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Understanding Diastasis Recti

Diastasis rectus abdominis (“DRA”) or diastasis recti (“DR”) is by far the topic I’m asked about the most. In my professional experience as a women’s health physical therapist, it is the number one reason for referral! There is an abundance of information regarding this topic, a lot of which isn’t particularly well-founded or evidence-based. And it’s true – the jury (scientific literature) is still out on what is the best way to remedy this condition. But, what I can say is this: it’s different for every person. Let’s take a look at what diastasis rectus abdominis is and why it happens.

If you go back and read my post on abdominal anatomy ( you will see that each belly of the rectus abdominis is joined by a band of connective tissue called the linea alba. Also recall that the transverse abdominis is the deepest layer that wraps around to form our “core,” and when it contracts, it helps to draw the abdomen inward and regulate abdominal pressure.

You may also recall from my earlier discussion about hormones ( that relaxin makes all of our connective tissue more elastic in order to accommodate the growing baby. And guess what? That linea alba is connective tissue, so it can become subject to a lot of strain as your stomach grows, and may stretch so much that the rectus abdominis separates. You can test for DRA by lying on your back, pressing your fingers down into your abdomen at the level of your belly button and lifting your head. You can then feel how much distance is between each belly of the rectus abdominis. Repeat this at 2” above your belly button and 2” below the belly button. Physical therapists often measure this distance in finger-breadths for sake of simplicity. Women may notice that tissue “tents” or protrudes out at midline when DRA is present.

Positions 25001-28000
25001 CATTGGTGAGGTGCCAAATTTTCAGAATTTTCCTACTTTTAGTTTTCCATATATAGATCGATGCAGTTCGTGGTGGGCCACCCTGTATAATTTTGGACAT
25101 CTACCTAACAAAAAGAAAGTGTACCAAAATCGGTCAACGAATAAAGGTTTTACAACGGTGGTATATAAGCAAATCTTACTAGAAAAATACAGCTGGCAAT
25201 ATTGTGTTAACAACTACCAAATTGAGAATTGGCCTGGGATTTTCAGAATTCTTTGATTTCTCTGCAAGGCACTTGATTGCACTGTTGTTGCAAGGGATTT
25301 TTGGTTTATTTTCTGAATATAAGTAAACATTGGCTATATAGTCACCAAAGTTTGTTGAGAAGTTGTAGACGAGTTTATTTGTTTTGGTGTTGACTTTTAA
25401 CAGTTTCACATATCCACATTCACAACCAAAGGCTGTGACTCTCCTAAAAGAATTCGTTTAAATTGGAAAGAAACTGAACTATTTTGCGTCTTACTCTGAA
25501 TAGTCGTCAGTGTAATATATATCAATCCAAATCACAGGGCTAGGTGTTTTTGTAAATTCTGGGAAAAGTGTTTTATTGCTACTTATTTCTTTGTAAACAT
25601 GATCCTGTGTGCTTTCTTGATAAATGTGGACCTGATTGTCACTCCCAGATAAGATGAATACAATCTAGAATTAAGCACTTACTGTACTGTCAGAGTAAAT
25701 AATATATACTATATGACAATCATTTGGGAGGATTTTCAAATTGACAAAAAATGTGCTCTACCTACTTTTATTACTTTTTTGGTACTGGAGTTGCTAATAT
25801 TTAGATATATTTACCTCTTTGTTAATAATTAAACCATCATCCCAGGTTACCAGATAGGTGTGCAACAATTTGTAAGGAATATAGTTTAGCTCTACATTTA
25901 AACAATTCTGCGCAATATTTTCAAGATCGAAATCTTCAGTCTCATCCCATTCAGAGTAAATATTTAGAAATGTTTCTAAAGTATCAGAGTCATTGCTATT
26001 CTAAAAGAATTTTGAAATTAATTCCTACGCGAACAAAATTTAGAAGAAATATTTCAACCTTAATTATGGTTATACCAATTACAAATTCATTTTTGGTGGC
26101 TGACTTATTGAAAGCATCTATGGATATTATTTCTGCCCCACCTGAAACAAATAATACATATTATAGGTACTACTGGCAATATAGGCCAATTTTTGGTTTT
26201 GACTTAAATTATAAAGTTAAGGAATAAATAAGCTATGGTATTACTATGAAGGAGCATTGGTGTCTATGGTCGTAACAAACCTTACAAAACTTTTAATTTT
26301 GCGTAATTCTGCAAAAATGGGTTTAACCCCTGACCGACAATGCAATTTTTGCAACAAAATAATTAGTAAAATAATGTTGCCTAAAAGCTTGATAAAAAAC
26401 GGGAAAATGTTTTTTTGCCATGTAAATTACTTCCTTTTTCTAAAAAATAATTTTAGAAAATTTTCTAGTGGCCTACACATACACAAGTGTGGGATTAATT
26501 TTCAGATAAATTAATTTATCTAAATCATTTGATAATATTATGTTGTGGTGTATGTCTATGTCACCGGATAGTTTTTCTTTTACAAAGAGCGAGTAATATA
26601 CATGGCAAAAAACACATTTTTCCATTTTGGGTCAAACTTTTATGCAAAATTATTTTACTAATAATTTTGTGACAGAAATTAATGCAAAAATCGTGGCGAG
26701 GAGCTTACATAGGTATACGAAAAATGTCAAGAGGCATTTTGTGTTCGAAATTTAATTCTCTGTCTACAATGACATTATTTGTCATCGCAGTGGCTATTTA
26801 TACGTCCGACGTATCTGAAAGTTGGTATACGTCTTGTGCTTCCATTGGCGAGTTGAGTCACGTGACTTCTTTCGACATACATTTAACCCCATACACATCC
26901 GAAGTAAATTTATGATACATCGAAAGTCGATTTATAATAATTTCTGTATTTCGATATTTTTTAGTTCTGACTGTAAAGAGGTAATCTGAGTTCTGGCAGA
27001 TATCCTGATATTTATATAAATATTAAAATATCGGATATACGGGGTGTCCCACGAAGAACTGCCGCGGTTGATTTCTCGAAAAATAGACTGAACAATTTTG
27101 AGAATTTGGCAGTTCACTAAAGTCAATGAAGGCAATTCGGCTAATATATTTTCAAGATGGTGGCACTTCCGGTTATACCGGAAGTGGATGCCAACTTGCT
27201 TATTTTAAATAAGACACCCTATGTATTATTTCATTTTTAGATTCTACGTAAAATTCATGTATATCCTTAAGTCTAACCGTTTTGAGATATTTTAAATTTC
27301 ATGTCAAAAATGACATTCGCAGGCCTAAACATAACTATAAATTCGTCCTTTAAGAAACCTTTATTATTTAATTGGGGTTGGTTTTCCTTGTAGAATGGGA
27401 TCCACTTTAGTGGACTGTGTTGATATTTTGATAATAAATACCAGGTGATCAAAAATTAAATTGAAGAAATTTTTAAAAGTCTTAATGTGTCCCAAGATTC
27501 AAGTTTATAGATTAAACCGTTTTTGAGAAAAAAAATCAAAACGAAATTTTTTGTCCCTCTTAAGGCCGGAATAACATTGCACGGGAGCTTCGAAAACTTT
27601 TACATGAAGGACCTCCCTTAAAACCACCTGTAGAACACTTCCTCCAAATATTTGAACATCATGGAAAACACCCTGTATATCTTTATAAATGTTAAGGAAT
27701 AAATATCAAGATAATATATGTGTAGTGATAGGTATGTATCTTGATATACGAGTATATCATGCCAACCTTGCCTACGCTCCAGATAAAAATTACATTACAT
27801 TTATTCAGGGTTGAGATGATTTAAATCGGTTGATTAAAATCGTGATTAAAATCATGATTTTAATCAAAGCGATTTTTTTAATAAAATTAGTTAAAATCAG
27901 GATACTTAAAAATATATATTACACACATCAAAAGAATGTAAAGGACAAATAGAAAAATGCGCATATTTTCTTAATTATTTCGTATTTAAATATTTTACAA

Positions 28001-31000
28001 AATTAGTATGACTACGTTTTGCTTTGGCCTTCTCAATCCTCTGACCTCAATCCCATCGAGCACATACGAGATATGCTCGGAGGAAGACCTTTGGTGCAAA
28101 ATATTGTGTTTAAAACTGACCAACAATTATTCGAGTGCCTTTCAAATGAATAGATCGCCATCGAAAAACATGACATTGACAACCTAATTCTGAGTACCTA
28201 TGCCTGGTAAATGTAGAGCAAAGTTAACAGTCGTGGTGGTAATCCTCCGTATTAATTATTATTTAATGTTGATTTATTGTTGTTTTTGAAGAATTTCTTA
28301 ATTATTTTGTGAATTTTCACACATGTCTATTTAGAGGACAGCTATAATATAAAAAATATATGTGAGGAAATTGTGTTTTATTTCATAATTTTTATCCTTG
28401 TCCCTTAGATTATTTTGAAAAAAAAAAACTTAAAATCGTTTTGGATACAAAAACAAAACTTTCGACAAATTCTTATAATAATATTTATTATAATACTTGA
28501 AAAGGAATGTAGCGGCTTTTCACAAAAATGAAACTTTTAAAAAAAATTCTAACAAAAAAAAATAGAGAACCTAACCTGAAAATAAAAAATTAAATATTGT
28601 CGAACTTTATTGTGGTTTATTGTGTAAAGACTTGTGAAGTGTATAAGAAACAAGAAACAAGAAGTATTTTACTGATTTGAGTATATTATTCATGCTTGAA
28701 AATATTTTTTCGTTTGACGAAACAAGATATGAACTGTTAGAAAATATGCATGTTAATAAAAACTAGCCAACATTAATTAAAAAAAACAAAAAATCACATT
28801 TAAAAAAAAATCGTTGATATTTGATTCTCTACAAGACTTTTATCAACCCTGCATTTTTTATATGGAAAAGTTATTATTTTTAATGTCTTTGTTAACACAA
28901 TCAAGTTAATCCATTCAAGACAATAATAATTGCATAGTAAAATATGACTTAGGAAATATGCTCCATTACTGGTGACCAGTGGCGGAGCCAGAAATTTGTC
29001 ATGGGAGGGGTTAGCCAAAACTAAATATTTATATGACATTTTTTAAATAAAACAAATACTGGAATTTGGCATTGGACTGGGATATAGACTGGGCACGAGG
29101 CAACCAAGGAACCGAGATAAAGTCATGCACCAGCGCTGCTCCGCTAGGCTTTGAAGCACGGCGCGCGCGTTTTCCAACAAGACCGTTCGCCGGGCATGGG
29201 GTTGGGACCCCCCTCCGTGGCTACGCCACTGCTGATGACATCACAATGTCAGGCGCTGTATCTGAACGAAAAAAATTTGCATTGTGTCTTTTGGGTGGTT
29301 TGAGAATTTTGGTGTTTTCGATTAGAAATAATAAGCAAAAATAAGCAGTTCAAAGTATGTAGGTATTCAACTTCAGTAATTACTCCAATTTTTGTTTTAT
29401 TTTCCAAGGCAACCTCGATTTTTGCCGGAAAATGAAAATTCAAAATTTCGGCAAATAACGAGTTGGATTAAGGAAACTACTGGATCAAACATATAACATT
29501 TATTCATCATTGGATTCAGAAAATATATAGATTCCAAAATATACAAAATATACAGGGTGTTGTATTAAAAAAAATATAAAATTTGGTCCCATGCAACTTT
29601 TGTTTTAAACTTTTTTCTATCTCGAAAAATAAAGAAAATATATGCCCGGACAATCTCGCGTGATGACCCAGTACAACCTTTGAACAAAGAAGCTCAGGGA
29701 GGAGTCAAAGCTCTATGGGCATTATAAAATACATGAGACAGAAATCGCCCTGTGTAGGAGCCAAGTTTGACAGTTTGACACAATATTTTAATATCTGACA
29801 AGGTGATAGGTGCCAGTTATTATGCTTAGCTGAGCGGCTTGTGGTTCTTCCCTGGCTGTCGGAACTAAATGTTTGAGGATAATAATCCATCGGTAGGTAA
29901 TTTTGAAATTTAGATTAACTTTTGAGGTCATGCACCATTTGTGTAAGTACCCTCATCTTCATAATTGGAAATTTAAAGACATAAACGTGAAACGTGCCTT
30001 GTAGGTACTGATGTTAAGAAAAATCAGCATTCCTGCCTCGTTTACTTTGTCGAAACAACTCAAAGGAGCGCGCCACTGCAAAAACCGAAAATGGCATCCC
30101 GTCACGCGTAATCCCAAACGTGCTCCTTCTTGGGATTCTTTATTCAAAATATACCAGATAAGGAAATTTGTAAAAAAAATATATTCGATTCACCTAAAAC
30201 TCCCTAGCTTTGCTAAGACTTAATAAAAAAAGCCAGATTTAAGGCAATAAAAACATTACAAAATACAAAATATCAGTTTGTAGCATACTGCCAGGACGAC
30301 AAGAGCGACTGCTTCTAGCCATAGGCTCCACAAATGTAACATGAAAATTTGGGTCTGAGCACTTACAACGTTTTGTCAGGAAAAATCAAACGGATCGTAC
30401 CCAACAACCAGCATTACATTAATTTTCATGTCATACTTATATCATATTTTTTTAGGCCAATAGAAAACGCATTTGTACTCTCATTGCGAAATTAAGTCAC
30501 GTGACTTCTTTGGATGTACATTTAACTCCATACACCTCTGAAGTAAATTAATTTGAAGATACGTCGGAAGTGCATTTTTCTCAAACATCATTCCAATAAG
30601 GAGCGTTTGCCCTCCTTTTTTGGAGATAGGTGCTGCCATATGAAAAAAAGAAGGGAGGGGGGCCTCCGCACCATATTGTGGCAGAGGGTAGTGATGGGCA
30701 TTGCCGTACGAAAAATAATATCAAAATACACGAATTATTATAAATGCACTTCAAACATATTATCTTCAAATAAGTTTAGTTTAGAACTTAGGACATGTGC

So how do we know who will develop a diastasis? Unfortunately, there isn’t a well-accepted prevalence of DRA, nor are there known factors that predispose women to developing it. But, I can say that as a clinician I’m not particularly worried when a pregnant woman presents with a diastasis.  It truly is a common (dare I say “normal”) finding during pregnancy, especially if a woman has ligament laxity or connective tissue dysfunction at baseline. And that stands to reason – if her ligaments are loose or lax in one region, they will be loose throughout her body!

The postpartum period is a bit of a different story. The persistence of DRA is not a normal finding and indicates that something is preventing the linea alba from closing. Now, recall that relaxin can affect connective tissues for up to 6 months postpartum, as hormonal changes associated with breast feeding can also contribute to persistent ligament laxity, which may prevent full closure of the diastasis during this period. However, women can and should learn to appropriately control their intra-abdominal pressure in order to prevent putting repeated strain on the linea alba.

If you read my last post, you’ll remember that I compared the abdomen to a tube of toothpaste. Repeated Valsalva maneuvers or bearing down puts excessive strain outward onto our linea alba, which prevents it from healing. It’s just like ripping off a scab – if we keep putting pressure on that linea alba, it will never heal. Similarly, poor posture will perpetuate poor pressure regulation in the abdomen.

I’d like to point out that DRA doesn’t just occur in pregnant women. Children, men and women who have not had children can all develop a diastasis, and it’s normally due to poor ability to regulate intra-abdominal pressure. This can occur with TA weakness, postural deficits and poor ability to breathe diaphragmatically. Go back and read my last post for more on regulating intra-abdominal pressure: